Autumn Budget changes to Capital Gains Tax – what they might mean down on the farm

Autumn Budget changes to Capital Gains Tax – what they might mean down on the farm

Tuesday, 11 December 2018

Among the more minor changes introduced in Autumn Budget 2018 were some proposed alterations to the capital gains tax (CGT) regime, which were labelled as “Private residence relief: reform of ancillary reliefs.” These have been seen primarily as a further attack on the private residential lettings market. The moves, which will take effect from April 2020, will reduce the exemption for the final period of ownership. Also, where the property has at some point been the owner’s main residence but has also been let for a period of time, we also see “lettings relief” disappear. 

Currently the gain arising in the last 18 months of ownership is exempt, but this will reduce to nine months (until April 2014, the period was 36 months). The “lettings relief” that was an additional deduction from the capital gain, which could have reduced the gain by up to £40,000 for each registered owner, will also give rise to more occasions where capital gains tax may be payable.

The value of these reliefs can be significant, particularly where a property has made an appreciable gain in a relatively short period of ownership. Nonetheless, they were originally introduced to alleviate hardship. In the case of the final period relief, it would apply typically where owners had a short period where a new house was purchased but it took time for the old one to be sold, often covered by a bridging loan. The lettings relief exempted part of the gain during a period of letting. Under the proposed changes, lettings relief will apply during a period of shared occupancy with a tenant.

It’s not difficult to see why these reliefs are now seen as a way of enabling private landlords to reduce their CGT liability, but it will now bring a new area of complexity to many property transactions outside the simple “move out – move in on the same day” variety.

From the agricultural perspective, circumstances which could now give rise to a higher tax charge will include:

  • Farm cottages which are used for a number of purposes over their ownership, including main residence, employee occupation and residential letting.
  • Inter-family property swaps, where different members exchange houses across the farm to reflect their particular family circumstances – these can be complex at the best of times.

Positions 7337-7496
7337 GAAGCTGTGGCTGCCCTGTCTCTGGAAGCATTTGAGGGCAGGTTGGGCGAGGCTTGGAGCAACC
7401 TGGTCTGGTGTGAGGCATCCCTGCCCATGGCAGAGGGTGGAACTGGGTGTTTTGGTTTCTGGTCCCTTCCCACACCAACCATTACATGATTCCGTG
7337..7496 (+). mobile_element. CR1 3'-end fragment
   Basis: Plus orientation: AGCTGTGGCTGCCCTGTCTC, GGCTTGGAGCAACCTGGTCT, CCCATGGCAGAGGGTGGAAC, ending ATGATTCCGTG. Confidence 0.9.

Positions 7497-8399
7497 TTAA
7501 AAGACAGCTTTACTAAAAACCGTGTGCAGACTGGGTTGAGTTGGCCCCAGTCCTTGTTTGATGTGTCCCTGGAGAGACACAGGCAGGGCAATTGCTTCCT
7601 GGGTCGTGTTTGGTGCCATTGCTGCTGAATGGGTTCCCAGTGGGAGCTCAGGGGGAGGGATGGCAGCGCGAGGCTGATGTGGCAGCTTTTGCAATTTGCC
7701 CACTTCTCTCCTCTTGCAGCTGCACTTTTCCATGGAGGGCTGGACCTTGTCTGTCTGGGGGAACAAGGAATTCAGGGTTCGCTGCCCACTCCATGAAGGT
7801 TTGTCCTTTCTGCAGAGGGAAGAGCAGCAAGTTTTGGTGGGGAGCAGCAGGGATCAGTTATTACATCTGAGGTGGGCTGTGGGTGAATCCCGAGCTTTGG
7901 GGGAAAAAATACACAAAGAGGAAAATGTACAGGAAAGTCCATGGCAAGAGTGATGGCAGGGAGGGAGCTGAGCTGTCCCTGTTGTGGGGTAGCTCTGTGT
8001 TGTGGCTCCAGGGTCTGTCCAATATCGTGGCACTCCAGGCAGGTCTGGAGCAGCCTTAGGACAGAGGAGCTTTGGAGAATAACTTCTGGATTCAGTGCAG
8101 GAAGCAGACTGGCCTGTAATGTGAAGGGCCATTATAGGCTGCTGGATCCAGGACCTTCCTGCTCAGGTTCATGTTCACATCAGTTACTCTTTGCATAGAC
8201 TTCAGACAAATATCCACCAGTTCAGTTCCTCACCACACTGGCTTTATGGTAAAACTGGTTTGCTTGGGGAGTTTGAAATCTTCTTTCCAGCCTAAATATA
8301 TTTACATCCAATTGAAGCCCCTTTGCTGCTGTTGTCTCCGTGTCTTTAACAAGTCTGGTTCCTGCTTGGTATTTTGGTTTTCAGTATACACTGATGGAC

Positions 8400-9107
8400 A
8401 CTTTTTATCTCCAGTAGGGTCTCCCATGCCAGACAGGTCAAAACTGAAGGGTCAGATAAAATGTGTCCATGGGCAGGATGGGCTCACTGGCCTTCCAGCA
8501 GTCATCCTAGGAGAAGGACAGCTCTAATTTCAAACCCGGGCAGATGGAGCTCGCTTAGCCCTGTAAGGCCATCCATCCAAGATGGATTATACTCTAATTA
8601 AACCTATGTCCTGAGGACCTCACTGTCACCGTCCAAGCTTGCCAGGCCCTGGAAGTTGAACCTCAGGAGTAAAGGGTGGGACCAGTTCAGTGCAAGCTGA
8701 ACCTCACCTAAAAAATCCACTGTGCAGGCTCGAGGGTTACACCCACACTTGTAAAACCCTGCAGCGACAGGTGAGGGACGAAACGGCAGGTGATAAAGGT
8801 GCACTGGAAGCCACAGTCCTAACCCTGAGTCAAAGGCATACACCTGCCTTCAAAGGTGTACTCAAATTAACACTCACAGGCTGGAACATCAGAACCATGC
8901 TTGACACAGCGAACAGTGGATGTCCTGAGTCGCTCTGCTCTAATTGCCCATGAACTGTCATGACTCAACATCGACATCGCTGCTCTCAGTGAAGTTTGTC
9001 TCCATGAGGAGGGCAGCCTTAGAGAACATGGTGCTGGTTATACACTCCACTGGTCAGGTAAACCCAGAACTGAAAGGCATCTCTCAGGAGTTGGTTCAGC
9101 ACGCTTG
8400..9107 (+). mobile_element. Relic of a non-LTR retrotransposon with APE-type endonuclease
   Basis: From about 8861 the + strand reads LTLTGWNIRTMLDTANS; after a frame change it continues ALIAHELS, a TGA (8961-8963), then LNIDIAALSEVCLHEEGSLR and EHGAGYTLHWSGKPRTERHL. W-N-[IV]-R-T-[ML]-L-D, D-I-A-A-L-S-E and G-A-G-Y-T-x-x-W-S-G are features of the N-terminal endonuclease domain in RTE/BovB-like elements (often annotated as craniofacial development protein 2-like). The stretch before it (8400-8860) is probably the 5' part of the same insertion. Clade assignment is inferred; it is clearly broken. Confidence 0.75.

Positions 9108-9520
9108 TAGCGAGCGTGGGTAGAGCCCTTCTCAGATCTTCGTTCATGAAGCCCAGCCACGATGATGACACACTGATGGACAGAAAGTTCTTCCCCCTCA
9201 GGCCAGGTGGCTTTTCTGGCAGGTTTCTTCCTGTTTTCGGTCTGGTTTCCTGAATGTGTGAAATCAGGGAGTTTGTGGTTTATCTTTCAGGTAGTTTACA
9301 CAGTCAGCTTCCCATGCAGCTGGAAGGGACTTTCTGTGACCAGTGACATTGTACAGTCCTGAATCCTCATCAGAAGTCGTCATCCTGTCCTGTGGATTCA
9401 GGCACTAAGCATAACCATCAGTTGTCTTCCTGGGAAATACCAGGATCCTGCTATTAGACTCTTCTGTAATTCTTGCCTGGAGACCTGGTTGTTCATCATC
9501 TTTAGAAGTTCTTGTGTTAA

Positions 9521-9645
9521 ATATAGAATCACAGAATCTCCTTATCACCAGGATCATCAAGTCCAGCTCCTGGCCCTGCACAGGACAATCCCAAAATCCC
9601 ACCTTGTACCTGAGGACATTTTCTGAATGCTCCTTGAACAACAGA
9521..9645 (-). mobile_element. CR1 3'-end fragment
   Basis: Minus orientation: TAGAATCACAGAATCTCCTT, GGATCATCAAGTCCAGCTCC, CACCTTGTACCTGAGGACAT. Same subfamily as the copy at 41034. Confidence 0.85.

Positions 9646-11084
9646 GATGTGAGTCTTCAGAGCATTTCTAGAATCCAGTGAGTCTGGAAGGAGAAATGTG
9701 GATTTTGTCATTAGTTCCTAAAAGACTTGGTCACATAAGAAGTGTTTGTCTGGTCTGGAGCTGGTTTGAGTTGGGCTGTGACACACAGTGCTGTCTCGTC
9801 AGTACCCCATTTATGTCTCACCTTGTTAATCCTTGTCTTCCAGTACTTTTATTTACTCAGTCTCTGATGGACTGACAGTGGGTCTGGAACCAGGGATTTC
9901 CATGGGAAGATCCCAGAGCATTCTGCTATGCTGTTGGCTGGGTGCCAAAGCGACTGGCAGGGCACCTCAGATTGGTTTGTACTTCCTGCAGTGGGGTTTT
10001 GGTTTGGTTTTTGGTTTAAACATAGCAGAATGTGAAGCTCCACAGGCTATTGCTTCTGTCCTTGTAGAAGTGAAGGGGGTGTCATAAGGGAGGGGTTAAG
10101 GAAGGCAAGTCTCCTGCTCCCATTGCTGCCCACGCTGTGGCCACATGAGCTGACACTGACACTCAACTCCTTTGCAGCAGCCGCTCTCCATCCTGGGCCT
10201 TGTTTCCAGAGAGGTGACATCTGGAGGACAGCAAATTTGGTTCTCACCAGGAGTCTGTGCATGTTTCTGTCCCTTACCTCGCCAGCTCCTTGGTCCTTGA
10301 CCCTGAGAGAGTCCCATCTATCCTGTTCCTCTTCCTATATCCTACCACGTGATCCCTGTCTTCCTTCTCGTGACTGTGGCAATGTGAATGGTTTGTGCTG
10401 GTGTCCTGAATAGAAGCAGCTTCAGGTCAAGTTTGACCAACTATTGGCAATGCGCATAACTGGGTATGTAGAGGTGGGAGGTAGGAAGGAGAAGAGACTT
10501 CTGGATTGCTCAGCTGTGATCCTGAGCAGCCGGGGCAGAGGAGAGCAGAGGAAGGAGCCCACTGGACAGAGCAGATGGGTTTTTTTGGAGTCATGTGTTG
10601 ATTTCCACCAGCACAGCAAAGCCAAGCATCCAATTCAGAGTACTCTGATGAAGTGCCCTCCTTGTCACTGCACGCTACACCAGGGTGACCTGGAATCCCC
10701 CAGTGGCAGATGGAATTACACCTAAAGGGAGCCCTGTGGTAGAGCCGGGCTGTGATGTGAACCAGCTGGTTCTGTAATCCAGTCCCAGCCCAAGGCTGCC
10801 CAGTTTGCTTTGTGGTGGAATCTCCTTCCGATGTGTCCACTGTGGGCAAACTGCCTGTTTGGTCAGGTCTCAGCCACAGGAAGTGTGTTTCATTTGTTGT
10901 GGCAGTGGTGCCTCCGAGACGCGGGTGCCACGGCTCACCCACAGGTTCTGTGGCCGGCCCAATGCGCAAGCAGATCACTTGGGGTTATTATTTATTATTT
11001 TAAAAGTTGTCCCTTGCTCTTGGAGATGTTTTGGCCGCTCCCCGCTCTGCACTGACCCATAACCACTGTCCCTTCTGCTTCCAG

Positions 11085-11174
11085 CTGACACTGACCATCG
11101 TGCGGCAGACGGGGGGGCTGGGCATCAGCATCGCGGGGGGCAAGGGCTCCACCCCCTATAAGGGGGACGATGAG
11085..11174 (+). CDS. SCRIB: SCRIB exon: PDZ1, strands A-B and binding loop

• Holiday letting of annexes that form part of the main residence will become more complicated and much will depend upon the physical construction of the building. Calculations could prove complex and will need to involve previous usage and planning/rating correspondence. It seems likely that farmhouse B&B lettings, on the other hand, should continue to enjoy the lettings relief, since there will normally be an element of shared occupancy.

One positive development is that the proposed income tax reform of rent-a-room relief (involving lettings within your main residence) has now been shelved.

Legislation for the CGT changes will take effect from April 2020 but there will a brief period of consultation over the next few months.

Finally, from April 2020, CGT on residential property sales will become payable within 30 days of completion. Most commentators anticipated huge practical problems in gathering and agreeing valuations, which will be difficult and time consuming for the more complex transactions that are likely to give rise to chargeable gains. The Chancellor has, however, now announced that reasonable estimates of values and apportionments can be applied in order to compute provisional gains before the payment date.

For more information, contact me on 0330 024 0888 or email enquiry@larking-gowen.co.uk.

Nina Baker

This article was originally written by one of our MHA members firms, MHA Monahans.

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